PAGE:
Community studies show that most people with eating disorders do not receive any treatment at all, either because they are not detected, or because they refuse treatment because of shame or denial of their illness.[5,6] In the fourth article in this section, Kass et al.[7] describe recent findings regarding the psychological treatment of eating disorders, predominantly defined according to DSM-IV criteria. One of the reasons to promote BED to an official diagnosis in DSM-5 is that a diagnosis of BED has a predictive validity: both cognitive behavioral therapy (CBT) and interpersonal psychotherapy (IPT) have been shown to have a long-term efficacy for the treatment of adults with BED.[7] CBT and IPT also remain the most established treatments for bulimia nervosa, with stepped-care approaches showing promise.[7] Although no one specialist treatment has been shown to be superior for the treatment of adults with anorexia nervosa, a considerable proportion of patients improve with specialist psychological treatments; family-based therapy is the most established treatment for youth with anorexia nervosa.[7] The number of published articles contributing to an evidence base for the treatment of feeding and eating disorders in children remains disappointing.[4] Hopefully, the introduction of DSM-5 criteria will aid in capturing more childhood presentations and stimulating research in this relatively neglected field.

During the development of DSM-5, the question of whether we would be able to classify DSM-5 mental disorders on the basis of biomarkers was raised. After long discussion, it was decided that this might be possible for some disorders, for example, certain neurocognitive disorders, but that, given the current state of knowledge, this is not yet possible for most mental disorders. As regards biomarkers for anorexia nervosa and other eating disorders, which have been studied extensively,[8] we must also conclude that more work needs to be done. DSM-5 does introduce a biological parameter – not yet a biological marker – to serve as the basis for a severity rating for anorexia nervosa: the body mass index.

As DSM-5 is considered less useful for neurobiological research purposes than for clinical purposes, Insel et al. of the National Institute of Mental Health[9] have proposed a new framework for research on mental disorders: the Research Domain Criteria (RDoC). The RDoC project thus aims to bridge neuroscience and genetics to inform diagnostic classification and clinical management.[7–9] In the final article in this section on eating disorders, Van Elburg and Treasure[8] use the RDoC constructs across biological units of analysis to describe the advances in the neurobiology of eating disorders. Brain imaging techniques have become sophisticated enough to allow the identification of brain circuits pertaining to eating disorder behavior and to fundamental traits such as reward and social processing. Meanwhile, genetic studies have moved on from candidate gene studies to genome-wide association studies.[8] Hormonal changes, either resulting from starvation or serving as underlying factors for changes in eating behavior, are examined in both animal and human studies. Advances made in neuropsychology show that patients with eating disorders have problems in cognition, such as set shifting and central coherence and in other RDoC domains.[8] Attempts have been made to translate these findings into new forms of treatment, such as transcranial magnetic stimulation and deep brain stimulation. Interest in the addiction model of binge eating is increasing, leading to new approaches to treatment methods involving the use of opiate, dopamine and cannabinoid receptor blockers for BED.[8]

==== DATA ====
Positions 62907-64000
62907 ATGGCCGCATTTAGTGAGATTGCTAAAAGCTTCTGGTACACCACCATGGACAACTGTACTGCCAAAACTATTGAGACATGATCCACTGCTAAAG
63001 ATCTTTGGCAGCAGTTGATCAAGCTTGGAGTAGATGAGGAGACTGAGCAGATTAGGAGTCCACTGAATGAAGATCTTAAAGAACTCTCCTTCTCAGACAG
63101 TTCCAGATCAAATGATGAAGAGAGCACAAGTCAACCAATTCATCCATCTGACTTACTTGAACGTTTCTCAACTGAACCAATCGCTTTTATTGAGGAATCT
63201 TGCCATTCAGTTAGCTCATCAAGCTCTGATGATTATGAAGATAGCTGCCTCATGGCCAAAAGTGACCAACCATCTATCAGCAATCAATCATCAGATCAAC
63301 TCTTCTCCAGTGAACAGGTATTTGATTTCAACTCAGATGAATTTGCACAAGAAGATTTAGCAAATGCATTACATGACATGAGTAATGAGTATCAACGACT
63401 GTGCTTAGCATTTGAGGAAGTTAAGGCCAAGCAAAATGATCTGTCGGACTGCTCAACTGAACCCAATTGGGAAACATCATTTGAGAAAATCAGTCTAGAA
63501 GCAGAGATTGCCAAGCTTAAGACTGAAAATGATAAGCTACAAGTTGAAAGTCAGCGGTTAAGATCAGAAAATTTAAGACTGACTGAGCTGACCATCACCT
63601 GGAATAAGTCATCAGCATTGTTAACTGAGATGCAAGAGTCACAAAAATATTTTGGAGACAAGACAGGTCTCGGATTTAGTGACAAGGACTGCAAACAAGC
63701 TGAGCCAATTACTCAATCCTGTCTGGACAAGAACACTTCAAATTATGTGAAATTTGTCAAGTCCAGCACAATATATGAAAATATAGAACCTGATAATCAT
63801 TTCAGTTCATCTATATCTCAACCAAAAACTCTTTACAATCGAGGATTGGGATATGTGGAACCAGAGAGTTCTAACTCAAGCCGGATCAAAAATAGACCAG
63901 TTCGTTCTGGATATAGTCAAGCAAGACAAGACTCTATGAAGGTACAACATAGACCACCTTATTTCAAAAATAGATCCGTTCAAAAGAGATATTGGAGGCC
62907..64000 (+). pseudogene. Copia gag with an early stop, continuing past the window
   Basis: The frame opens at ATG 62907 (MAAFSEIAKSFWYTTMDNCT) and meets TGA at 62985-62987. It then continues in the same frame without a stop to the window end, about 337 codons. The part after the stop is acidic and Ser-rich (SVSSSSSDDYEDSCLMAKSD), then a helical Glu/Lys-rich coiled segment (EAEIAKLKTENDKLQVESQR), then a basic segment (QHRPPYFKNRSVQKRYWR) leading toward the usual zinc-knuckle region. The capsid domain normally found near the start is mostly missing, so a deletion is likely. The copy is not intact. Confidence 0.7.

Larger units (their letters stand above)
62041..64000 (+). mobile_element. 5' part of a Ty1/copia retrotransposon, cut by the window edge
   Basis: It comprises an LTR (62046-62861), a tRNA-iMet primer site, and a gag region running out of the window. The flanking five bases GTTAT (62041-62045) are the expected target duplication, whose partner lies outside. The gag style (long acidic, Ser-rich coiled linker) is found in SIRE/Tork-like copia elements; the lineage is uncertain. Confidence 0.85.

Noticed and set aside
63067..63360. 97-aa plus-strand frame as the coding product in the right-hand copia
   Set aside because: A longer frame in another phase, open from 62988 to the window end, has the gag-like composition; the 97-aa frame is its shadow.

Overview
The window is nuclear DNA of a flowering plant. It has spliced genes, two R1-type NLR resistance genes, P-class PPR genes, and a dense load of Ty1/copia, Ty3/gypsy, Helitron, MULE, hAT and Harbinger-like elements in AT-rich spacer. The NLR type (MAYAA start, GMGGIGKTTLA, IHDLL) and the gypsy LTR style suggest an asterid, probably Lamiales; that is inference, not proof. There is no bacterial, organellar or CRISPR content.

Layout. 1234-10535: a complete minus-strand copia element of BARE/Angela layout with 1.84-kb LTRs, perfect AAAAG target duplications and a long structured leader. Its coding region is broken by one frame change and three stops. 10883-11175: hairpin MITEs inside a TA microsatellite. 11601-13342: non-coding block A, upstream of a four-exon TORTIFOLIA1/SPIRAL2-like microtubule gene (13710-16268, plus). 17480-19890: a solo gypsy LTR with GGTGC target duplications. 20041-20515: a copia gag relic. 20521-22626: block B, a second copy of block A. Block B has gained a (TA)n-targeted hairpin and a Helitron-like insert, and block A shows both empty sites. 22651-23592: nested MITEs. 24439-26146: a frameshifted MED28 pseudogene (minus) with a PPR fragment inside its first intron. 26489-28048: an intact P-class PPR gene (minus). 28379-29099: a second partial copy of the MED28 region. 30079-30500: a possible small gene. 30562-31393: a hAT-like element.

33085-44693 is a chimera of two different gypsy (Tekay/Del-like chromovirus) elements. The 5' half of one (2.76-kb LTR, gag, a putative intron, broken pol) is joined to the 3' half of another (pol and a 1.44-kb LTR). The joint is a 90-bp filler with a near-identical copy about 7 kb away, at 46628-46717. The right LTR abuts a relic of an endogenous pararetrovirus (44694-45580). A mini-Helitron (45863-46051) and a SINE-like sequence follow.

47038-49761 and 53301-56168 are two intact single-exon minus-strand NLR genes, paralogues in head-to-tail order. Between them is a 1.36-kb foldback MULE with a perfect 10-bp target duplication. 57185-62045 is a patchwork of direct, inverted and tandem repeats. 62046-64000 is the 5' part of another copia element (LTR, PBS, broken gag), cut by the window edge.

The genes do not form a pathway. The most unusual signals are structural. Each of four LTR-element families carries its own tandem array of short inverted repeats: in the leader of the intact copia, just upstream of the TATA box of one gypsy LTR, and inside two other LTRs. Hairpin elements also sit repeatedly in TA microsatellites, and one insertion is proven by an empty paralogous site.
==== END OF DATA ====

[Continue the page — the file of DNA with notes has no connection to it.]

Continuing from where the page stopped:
Many people, at least those involved in the development of DSM-5, such as myself, consider this version of the DSM system to be the best description available today of how mental disorders are expressed and can be recognized.[1,2] As usual with complex revision processes, the DSM-5 – including the criteria for eating disorders – has been criticized.[10–12] Allen Frances, chair of the taskforce for the DSM-IV, argues that the DSM-5 has increased the risk of defining variants of normal behavior as mental illness.[12] As an example, he mentions BED, which the DSM-IV classified in its Appendix of Conditions for Further Study. In my view, this is a common underestimation of the seriousness and disabling nature of the disorder for many BED patients. Laboratory-based studies show that the eating behavior and cognition of individuals with BED are quite different from weight-matched individuals without BED.[13] Moreover, more than 1000 studies on BED published in the last 2 decades indicate that BED is a valid and reliable diagnosis.[2,13,14]

The five review articles on feeding and eating disorders in this issue show that significant advances have been made in this field, especially with regard to adults and adolescents diagnosed with these disorders. Although there has also been an increase in interest and research on feeding disorders in children, this field is still in strong need of further development.